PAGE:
Because bountiful summer gardens start with a little winter dreaming

By Steve Russell

January 19, 2023

We just can’t help it. Only a few weeks into the new year, with our garden plots and raised beds lying dormant, Southern gardeners are daydreaming of tomatoes, squash, and beans ripening under a hot summer sun. Alas, we can’t yet get our green thumbs into the wintry soil, so we keep them busy flipping through a fresh crop of seed catalogs, happily circling tried-and-true favorites while ever on alert for intriguing new varieties that make us consider if we can squeeze one more cucumber trellis into our patch. (The answer is yes, because that’s what pickle recipes are for.) All this hopeful perusing is where a future garden plan really comes into focus.

Seed catalogs are available from many sources. (A surprising percentage hail from Maine, of all places.) But it stands to reason that Southern gardeners might take advantage of the varieties and wisdom offered by the producers of regionally based seed catalogs. After all, they’ve already proven many of their offerings under growing conditions likely similar to your own.

Southern Exposure Seed Exchange

Mineral, Virginia

Per tradition, SESE’s 2023 cover depicts cheery garden gnomes enjoying warm-weather pursuits. (Last year, they paddled a stream aboard peppers fashioned into adorable kayaks.) Inside, among eight hundred varieties of vegetables, fruits, and flowers, are twenty-eight newcomers, including the enticingly dubbed Utopian Ultracross Collard and the Florida Conch Southern Pea. Some 60 percent are certified organic, and Southern heirlooms abound. The tomato section is especially impressive and colorful—so try to control yourself. A sunburst icon helpfully denotes the many seeds that are well-suited to the Southeast. No wonder: Gardening guru Ira Wallace, a member of the worker-run cooperative in rural Mineral, Virginia, that has been operating SESE since 1999, literally wrote the book on the subject, 2013’s Vegetable Gardening in the Southeast, and more recently, guides specific to five Southern states. Want a free 2023 catalog? Request one, or see online listings, at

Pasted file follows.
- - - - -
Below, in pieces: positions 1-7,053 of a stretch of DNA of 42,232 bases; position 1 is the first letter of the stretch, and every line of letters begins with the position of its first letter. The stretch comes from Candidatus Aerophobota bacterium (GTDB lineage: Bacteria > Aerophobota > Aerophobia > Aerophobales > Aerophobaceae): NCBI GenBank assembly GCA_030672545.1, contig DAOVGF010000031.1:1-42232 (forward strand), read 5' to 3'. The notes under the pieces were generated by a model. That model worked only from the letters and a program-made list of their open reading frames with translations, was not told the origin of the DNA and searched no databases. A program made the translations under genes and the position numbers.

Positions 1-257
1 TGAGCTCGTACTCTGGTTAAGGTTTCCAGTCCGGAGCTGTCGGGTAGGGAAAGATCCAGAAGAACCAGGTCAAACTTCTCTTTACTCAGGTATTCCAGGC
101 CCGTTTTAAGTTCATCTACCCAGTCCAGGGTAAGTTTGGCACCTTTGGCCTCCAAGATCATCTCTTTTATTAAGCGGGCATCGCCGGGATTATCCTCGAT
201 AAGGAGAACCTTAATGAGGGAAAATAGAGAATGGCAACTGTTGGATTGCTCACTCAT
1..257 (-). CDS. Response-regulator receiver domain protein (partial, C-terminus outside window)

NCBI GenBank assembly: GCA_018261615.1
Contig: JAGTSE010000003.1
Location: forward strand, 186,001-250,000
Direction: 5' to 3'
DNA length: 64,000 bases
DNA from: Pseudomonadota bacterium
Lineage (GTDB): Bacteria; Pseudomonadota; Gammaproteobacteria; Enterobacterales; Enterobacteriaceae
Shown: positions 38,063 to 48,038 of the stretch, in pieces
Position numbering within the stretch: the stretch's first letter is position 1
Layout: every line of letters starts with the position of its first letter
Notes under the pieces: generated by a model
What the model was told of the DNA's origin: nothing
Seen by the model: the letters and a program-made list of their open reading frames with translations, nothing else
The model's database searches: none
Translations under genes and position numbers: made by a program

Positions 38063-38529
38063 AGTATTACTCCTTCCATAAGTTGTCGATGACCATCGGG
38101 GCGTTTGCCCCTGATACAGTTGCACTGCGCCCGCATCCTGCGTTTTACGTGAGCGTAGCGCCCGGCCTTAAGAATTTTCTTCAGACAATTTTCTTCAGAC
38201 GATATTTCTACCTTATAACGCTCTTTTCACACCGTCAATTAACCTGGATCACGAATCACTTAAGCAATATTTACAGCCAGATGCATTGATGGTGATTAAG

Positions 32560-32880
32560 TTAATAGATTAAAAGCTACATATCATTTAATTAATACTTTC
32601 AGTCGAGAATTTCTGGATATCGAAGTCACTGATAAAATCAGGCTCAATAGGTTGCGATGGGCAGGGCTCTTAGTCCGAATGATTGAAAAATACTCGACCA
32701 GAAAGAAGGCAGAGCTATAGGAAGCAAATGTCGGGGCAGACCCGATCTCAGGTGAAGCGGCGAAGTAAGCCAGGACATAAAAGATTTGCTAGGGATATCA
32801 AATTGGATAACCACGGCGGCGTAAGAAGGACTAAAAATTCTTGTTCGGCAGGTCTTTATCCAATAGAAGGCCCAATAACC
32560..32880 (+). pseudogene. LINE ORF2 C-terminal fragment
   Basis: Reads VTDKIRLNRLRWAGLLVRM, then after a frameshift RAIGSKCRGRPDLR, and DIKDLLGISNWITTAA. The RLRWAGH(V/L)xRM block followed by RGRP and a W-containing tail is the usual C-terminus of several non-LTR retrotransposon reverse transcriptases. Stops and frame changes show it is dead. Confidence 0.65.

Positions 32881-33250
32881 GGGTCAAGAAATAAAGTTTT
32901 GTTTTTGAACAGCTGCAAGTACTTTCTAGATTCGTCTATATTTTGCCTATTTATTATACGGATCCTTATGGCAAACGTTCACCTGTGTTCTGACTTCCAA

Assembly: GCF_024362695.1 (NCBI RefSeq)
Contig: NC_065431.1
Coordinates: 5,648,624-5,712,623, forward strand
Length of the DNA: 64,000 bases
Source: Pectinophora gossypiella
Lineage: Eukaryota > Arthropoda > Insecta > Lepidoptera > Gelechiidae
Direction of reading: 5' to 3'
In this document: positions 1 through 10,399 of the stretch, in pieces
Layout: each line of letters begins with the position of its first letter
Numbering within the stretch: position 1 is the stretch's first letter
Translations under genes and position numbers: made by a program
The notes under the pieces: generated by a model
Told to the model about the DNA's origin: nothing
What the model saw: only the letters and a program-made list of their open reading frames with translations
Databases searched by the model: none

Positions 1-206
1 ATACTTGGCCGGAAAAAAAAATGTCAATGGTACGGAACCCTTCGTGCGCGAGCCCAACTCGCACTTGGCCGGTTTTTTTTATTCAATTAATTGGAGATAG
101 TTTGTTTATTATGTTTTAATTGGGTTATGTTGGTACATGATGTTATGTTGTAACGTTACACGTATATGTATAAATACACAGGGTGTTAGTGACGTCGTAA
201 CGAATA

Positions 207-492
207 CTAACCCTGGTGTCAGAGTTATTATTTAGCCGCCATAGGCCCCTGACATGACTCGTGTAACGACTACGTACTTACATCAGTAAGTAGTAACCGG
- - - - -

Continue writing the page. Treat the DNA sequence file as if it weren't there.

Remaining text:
Sow True Seed

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photo: Courtesy of Sow True Seed

Asheville, North Carolina

Seed catalogs tend to get roughed up, but Sow True’s 2023 cover, a painting of a man tending a near-rampant garden by New Orleans artist Sean Gerard Clark, deserves keeping clean. Produced by an all-female, employee-owned cooperative, the catalog offers more than five hundred vegetable, flower, and herb seeds, all open-pollinated and GMO-free. This year’s edition reintroduces a popular planting guide that includes the basic knowledge needed to grow almost all of them. “We’ve also added information on seed starting, companion planting, plant life cycles, and seed saving,” says Sow True community coordinator Hannah Gibbons. “We hope this catalog will be a resource for new and experienced gardeners alike.” Request your free copy at

Heavenly Seed

Anderson, South Carolina

Heavenly Seed doesn’t distribute a physical catalog, but a virtual flip through its online listings yields real rewards, including bean and cucumber varieties not often found elsewhere. (Who doesn’t want to grow the Turkey Gizzard Pole Bean?) The green thumb behind the heirlooms is Mike Watkins, whose four decades of experience in the seed game includes serving as executive vice president of Clemson University’s Foundation Seed Program. He and his wife, Pattie, started Heavenly Seeds upon his retirement in 2009, with a focus on offering seeds from Clemson’s Bradshaw Heirloom Collection to the general public. Browse them at

Victory Seed Company

Irving, Texas

Another online purveyor, this family-run company helpfully puts a “New for 2023” tab at the top of its home page. Start there and you’ll likely be tempted by varieties such as Diamond Eggplant, Orange Hat Tomato, and the alluringly named Who Gets Kissed Sweet Corn. Space-challenged gardeners should take special note of Victory’s wide selection of dwarf tomato varieties, many compact enough for growing in a pot. Though it always promotes the preservation of rare, open-pollinated, heirloom seeds, this is also the first year that Victory is offering its customers some (non-GMO) hybrids known for productivity and disease resistance. Explore the collection at